Mary Encounters Gabriel Regarding Jesus
The stage for the Messiah was set. Four hundred years had passed since the last of the Old Testament prophets had spoken to Israel on God’s behalf. In that time, the world had undergone cataclysmic change. Alexander the Great brought Hellenization to the known world, and the Jewish remnant in Palestine was clinging desperately to its identity. The followers of Yahweh desperately longed for the Savior. They thought their King would rise to liberate and conquer as David did centuries earlier.
The King did come into the world, but it was not as expected.
who was the girl mary?
Mary was a young girl looking forward to married life. Her betrothed was Joseph, a carpenter and a normal man with a great ancestry (Luke 1:27). She was living in Nazareth awaiting her wedding day when she was visited by a most unlikely messenger of God.
who was the angel gabriel?
Only two angels in Scripture are named. The first, Michael, is named by Daniel (Daniel 10:13; 21). There is no biblical record of Michael ever speaking to humankind or interacting with them directly. The other named angel is Gabriel. He was the messenger of God sent to Daniel to explain the vision of the ram and the goat (Daniel 8:16) and he communicated the prophecy of the seventy weeks (Daniel 9:21–27). He appeared to the priest Zechariah in the holy place of the temple to tell of the coming birth of John the Baptist and herald him as the forerunner for the Messiah (Luke 1:11–20).
The only other person that Gabriel visited and spoke to was Mary (1:26). We should not miss the significance of this. The angel who stands “in the presence of God” (1:19) came to a young single girl at God’s command to deliver an astounding message: she was chosen to be the mother of the Messiah. How would you respond to such a visitor? Would you fear as Mary did?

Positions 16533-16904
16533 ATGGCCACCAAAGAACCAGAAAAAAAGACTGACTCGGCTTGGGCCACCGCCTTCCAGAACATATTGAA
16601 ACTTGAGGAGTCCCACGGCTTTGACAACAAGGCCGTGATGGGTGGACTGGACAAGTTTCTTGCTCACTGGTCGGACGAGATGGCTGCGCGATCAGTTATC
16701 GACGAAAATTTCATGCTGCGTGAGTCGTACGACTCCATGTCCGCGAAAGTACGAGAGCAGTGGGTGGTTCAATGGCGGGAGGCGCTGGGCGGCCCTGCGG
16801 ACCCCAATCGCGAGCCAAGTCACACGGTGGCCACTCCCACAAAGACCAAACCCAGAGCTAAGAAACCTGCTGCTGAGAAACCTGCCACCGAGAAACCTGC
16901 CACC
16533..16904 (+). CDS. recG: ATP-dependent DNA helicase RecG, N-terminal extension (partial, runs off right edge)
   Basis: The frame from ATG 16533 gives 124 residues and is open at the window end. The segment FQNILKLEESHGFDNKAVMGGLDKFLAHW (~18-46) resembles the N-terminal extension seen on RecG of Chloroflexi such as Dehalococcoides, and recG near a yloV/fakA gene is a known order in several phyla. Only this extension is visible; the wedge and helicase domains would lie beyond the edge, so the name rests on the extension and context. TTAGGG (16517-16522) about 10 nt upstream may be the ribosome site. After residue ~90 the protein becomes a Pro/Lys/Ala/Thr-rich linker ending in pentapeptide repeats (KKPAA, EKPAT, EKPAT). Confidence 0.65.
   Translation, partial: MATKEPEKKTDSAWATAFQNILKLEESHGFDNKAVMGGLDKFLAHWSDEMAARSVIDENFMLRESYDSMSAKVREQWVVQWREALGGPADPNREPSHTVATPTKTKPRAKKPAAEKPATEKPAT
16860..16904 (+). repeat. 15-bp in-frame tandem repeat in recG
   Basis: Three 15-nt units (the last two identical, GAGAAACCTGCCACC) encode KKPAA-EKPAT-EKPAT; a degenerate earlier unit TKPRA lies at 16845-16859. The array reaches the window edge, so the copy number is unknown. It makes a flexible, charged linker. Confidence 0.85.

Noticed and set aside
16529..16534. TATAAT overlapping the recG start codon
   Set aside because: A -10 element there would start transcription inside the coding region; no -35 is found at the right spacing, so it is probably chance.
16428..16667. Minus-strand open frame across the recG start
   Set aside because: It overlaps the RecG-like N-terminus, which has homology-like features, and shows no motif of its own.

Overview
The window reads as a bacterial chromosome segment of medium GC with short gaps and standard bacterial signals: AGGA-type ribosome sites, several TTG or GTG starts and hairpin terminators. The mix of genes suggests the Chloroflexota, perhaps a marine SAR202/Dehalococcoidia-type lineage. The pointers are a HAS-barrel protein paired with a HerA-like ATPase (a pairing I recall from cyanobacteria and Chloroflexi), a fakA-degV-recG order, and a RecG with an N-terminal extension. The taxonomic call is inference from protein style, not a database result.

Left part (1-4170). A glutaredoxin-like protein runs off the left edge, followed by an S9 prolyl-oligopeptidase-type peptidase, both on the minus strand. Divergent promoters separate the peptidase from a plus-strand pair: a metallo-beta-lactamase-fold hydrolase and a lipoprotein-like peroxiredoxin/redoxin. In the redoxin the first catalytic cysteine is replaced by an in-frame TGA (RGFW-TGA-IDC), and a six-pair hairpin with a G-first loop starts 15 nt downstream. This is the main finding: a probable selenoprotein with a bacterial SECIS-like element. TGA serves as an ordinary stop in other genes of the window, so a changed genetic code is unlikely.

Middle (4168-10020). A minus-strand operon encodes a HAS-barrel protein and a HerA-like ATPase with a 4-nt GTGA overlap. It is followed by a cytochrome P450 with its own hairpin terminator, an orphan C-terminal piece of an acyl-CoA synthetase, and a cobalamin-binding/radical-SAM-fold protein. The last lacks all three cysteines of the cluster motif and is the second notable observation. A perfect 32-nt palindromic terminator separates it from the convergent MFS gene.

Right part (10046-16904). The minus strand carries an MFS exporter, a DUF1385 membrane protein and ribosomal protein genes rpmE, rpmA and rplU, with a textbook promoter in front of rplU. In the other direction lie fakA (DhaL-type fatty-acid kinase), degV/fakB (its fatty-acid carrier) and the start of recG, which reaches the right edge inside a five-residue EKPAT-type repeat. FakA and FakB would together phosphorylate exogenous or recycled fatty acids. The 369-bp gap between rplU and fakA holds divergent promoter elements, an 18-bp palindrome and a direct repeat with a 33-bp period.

mary hears gabriel's message about jesus
Mary was astounded by Gabriel’s visit, but she was also “greatly troubled” (Luke 1:29) for she could not fathom the reason a messenger of God would come to her. But she would soon find out that the message was even more fantastic than the messenger. She would conceive and bear a son and name him Jesus. This would seem reasonable enough for a girl about to be married, but Mary clearly understood the immediacy of God’s timing, for she asked the angel, “how will this be, since I am a virgin?” (v. 34). When the angel described that her child would be conceived by the Holy Spirit, and that the child would be holy, set apart as the “Son of the Most High” (v. 32) we can imagine Mary’s struggle with disbelief. She was told that her son would take the throne of David and reign over Israel for eternity (v. 33)! This was the Messiah whose arrival her people had been awaiting for centuries! Prophets of Yahweh had spoken of this moment and of this king! Both the temple and the holy city of Jerusalem had been fought for, rebuilt, and preserved specifically for her son! It did not seem possible, yet the angel reassured her that “nothing will be impossible with God” (v. 37).
We should pause here and consider Mary’s predicament. Undoubtedly, she wrestled with the unlikelihood of it all. Was she dreaming? Was all this real? Could it be true?
Would you have taken God at His word?
mary's response to gabriel's message
Mary did. Her response was both simple and beautiful: “Yes, I am a servant of the Lord. Let this happen to me according to your word” (Luke 1:38 NET). In that defining moment, she simply believed and obeyed by accepting God’s call on her life. She did not require a sign from God or further explanation. She heard the words of God spoken through His messenger, and she believed.
When we are faced with the choice to believe in the word of God or not, which path will we choose? Will we cater to our doubts, submit to disbelief, and choose our own way . . . or will our belief in Christ motivate us to obey and follow Him into uncharted waters? May we choose the path of Mary, who entrusted herself to God and simply believed.